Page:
Making and using visual and audio recordings of patients (summary)

Storing and disposing of recordings


Recordings made as part of the patient’s care will form part of the medical record. They must be treated in the same way as other medical records, and you should be clear about the responsibility for the control and use of such recordings. If you make a recording for secondary purposes, you must satisfy yourself that there is agreement about the ownership, copyright, and intellectual property rights of the recording.


Anonymised recordings may belong to an employing or contracting body. You should make sure that you understand your contractual or other rights to hold and use recordings, particularly if you change your employer or contracting body. If in doubt, you should seek advice from a Caldicott Guardian or equivalent.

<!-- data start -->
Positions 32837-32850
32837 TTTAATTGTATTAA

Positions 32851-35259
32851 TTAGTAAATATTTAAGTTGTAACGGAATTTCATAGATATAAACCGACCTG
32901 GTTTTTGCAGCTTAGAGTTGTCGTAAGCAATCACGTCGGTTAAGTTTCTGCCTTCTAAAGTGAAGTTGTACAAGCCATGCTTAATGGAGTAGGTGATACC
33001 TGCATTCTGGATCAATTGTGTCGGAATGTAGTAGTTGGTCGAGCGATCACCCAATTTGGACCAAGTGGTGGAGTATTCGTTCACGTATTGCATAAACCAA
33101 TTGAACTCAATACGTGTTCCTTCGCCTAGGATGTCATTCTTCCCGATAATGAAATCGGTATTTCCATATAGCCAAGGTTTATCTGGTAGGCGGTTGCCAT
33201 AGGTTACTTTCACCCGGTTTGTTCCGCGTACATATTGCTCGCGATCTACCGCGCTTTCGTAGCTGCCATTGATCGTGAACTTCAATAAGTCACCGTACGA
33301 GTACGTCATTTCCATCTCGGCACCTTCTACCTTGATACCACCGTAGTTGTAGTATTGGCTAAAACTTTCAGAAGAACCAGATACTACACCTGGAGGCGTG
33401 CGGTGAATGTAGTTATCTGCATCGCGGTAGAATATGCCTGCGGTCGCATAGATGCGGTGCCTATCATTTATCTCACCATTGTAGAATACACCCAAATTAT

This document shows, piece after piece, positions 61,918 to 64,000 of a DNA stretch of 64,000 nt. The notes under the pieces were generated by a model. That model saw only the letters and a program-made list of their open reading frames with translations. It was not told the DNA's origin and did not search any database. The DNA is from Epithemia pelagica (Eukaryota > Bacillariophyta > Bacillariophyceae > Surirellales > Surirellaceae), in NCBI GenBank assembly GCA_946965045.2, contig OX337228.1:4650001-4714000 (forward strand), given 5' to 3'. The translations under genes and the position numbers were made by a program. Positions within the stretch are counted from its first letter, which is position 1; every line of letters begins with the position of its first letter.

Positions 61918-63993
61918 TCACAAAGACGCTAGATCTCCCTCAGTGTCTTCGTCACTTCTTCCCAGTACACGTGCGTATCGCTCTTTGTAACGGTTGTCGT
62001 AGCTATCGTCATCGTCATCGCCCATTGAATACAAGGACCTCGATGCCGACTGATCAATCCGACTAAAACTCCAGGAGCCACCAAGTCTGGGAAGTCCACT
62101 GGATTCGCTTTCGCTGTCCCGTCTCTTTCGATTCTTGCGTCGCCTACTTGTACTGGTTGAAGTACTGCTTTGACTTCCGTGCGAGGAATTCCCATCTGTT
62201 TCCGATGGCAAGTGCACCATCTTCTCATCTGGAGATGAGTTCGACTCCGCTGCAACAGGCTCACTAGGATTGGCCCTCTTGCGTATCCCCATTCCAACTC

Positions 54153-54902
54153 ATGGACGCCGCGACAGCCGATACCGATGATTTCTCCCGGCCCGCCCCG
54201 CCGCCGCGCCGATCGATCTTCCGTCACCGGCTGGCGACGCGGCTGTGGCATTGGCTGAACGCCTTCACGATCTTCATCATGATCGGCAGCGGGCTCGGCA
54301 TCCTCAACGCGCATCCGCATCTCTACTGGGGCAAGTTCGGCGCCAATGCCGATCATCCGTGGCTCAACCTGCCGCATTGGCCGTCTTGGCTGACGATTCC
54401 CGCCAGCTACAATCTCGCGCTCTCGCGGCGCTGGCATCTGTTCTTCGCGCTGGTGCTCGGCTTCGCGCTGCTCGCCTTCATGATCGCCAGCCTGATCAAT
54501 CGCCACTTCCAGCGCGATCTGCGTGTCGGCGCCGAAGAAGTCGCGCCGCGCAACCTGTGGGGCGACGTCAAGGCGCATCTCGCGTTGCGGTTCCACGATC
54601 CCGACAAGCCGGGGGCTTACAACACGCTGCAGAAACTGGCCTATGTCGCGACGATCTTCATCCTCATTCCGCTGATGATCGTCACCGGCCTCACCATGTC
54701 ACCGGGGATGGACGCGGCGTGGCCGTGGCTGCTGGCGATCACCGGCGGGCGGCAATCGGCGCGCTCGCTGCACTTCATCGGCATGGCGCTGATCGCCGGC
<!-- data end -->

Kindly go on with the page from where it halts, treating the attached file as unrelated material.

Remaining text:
The UK health departments publish guidance on how long health records should be kept and how they should be disposed of. The guidance covers recordings made as part of a patient’s care or as part of research. You should follow the guidance whether or not you work in the NHS.26 


The NHS Code of Practice Records Management Code of Practice for Health and Social Care (Information Governance Alliance, 2016); Records Management: NHS Code of Practice (Scotland) (Scottish Government, 2012), Welsh Health Circular (2000) 71: For The Record (The National Assembly for Wales, 2000) and Good Management, Good Records (Department of Health, Social Services and Public Safety, 2011) all include advice on storing and disposing of recordings made as part of a patient’s care or as part of research.